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Recommended daily dose of CBD lowered to 10 milligrams


Recommended daily dose of CBD lowered to 10 milligrams

By Neil Trainis

The Food Standards Agency has lowered the recommended safe daily dose of cannabidiol to no more than 10 milligrams a day after concerns were raised that greater consumption of CBD could lead to long-term health problems such as liver damage or thyroid issues.

The FSA’s guidance, which sees the recommended daily dose come down from 70 milligrams, does not compel retailers, including any pharmacies that stock CBD products as well as online pharmacies, to remove items from their shelves or websites.

The FSA said its “precautionary” change in recommended dosage for adults to 10mg a day, which equates to 4-5 drops of five per cent CBD oil, is based on new evidence from the industry and updated advice from its independent scientific committee.

“The more CBD you consume over your lifetime, the more likely you are to develop long-term adverse effects, like liver damage or thyroid issues. The level of risk is related to how much you take, in the same way it is with some other potentially harmful products such as alcoholic drinks,” said the FSA’s chief scientific advisor Robin May.

CBD products can be sold as oils, drops, tinctures and sprays as well as gel capsules, sweets and confectionery, bread and drinks. The General Pharmaceutical Council says pharmacies that stock, or are considering stocking CBD products, “should use caution when deciding what, if any, CBD food products to sell” and ensure products comply with the regulations by checking the FSA’s database.

The FSA advises that groups of “vulnerable” people including children, patients taking medication who have not consulted a medical professional and pregnant or breastfeeding women, do not use CBD.

The Association for the Cannabinoid Industry said it “acknowledges the updated consumer advice” and insisted it understood “the importance of evidence-based recommendations to protect public health” but added it would “examine the scientific evidence to better understand how the FSA have come to their conclusion.”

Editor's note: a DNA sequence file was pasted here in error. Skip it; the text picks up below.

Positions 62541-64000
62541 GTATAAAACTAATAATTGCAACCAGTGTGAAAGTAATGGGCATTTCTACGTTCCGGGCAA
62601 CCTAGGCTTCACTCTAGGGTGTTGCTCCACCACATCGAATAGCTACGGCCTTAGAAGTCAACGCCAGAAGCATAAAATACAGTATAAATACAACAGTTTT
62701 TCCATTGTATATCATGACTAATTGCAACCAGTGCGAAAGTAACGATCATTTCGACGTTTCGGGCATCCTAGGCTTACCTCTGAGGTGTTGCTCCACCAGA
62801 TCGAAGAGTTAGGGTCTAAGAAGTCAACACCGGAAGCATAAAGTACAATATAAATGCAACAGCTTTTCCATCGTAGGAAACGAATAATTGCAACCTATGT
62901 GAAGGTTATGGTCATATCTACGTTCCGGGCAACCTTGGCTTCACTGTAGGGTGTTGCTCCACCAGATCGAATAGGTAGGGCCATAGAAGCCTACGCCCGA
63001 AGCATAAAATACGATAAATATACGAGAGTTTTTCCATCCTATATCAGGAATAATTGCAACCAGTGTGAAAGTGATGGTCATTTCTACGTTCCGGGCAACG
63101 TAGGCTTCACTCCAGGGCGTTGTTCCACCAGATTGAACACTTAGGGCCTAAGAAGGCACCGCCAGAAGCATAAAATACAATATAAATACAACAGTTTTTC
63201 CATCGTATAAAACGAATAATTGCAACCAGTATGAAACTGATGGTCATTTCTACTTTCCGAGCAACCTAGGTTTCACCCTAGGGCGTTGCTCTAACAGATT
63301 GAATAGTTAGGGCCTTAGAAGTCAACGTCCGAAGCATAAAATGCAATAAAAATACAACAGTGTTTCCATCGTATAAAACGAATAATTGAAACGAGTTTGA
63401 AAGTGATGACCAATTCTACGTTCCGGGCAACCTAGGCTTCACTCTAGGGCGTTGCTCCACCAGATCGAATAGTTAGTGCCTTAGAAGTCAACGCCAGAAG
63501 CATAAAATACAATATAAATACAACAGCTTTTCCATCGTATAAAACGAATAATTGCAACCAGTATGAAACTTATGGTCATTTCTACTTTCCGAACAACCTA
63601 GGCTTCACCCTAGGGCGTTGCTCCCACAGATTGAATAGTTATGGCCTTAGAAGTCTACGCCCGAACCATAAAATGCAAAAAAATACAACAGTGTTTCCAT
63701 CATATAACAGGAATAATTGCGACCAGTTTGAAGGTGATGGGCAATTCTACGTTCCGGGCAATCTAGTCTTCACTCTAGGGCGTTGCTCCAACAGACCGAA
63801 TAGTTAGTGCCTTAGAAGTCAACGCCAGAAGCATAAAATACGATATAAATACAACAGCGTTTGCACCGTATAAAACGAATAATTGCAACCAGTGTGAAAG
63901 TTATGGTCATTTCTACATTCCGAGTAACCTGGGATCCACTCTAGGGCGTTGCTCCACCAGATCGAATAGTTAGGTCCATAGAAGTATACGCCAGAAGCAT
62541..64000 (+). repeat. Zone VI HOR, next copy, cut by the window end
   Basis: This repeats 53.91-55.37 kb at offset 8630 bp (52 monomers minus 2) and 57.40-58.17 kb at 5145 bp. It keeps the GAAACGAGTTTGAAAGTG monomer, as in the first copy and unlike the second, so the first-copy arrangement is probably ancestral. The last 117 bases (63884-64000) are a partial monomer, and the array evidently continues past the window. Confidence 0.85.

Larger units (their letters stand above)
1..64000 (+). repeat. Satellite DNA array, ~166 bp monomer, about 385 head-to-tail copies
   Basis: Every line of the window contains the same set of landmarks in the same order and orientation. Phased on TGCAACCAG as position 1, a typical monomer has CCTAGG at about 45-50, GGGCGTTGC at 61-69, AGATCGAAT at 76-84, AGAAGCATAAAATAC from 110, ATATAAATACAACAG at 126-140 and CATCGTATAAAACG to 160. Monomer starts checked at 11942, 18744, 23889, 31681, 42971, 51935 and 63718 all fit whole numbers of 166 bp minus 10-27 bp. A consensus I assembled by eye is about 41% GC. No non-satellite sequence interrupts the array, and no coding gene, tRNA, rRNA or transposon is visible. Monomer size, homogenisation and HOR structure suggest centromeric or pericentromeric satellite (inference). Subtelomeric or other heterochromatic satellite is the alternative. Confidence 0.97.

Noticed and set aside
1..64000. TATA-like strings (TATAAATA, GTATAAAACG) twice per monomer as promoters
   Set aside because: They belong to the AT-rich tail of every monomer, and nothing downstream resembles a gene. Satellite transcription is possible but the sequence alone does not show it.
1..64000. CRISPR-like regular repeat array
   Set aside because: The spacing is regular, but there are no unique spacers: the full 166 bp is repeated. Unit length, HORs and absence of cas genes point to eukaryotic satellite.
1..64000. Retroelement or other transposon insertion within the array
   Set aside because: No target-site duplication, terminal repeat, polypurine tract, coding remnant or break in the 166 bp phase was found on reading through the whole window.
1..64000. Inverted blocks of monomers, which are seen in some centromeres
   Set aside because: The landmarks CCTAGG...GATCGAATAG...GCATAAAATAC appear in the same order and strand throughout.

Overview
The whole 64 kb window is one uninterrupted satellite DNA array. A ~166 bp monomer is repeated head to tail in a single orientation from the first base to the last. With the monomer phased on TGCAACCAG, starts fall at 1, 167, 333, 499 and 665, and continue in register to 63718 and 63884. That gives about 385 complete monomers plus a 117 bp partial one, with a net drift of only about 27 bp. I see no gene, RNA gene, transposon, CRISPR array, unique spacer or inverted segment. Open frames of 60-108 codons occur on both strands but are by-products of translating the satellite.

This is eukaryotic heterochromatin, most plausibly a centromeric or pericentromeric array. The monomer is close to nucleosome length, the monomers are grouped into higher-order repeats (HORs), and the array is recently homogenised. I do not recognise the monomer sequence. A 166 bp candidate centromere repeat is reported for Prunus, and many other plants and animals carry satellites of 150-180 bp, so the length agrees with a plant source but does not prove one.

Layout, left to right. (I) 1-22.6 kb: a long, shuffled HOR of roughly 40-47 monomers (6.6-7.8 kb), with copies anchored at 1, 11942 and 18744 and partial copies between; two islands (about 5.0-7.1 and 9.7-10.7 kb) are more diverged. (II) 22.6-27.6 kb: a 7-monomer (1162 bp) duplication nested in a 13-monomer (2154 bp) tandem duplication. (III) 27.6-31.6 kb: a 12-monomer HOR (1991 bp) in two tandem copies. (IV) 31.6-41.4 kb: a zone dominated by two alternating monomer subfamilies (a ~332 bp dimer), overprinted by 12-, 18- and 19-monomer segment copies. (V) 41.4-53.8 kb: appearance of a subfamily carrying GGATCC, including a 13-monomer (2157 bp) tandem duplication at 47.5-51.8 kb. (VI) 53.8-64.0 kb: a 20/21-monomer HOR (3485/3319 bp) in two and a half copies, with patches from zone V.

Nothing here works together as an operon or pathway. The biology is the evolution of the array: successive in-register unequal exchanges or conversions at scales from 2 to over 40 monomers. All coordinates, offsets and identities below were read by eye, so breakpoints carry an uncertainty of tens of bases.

“We urge retailers to take this as guidance, which it is. Nothing will change immediately in terms of products included on the FSA’s public list,” the ACI said.

“We highlight to consumers that this guidance demonstrates the FSA still considers CBD to be safe and their advice relates to lifetime consumption of daily high doses of CBD.”

The ACI also said the FSA should “find a suitable solution for companies that have invested heavily to submit novel foods authorisation applications for their products.”

However, Marika Graham-Woods, the executive director of the Cannabis Trades Association which has 200 members, said the FSA’s decision will “frighten consumers and retailers” and unfairly penalised the CBD industry.

“I don’t see any benefit in what they (the FSA) have done,” she said.

The FSA’s CEO Emily Miles said: “We understand that this change to our advice will have implications for products currently on the market that contain more than 10mg of CBD per serving.

“We will be working closely with industry to minimise the risk, to ensure consumers are not exposed to potentially harmful levels of CBD.”


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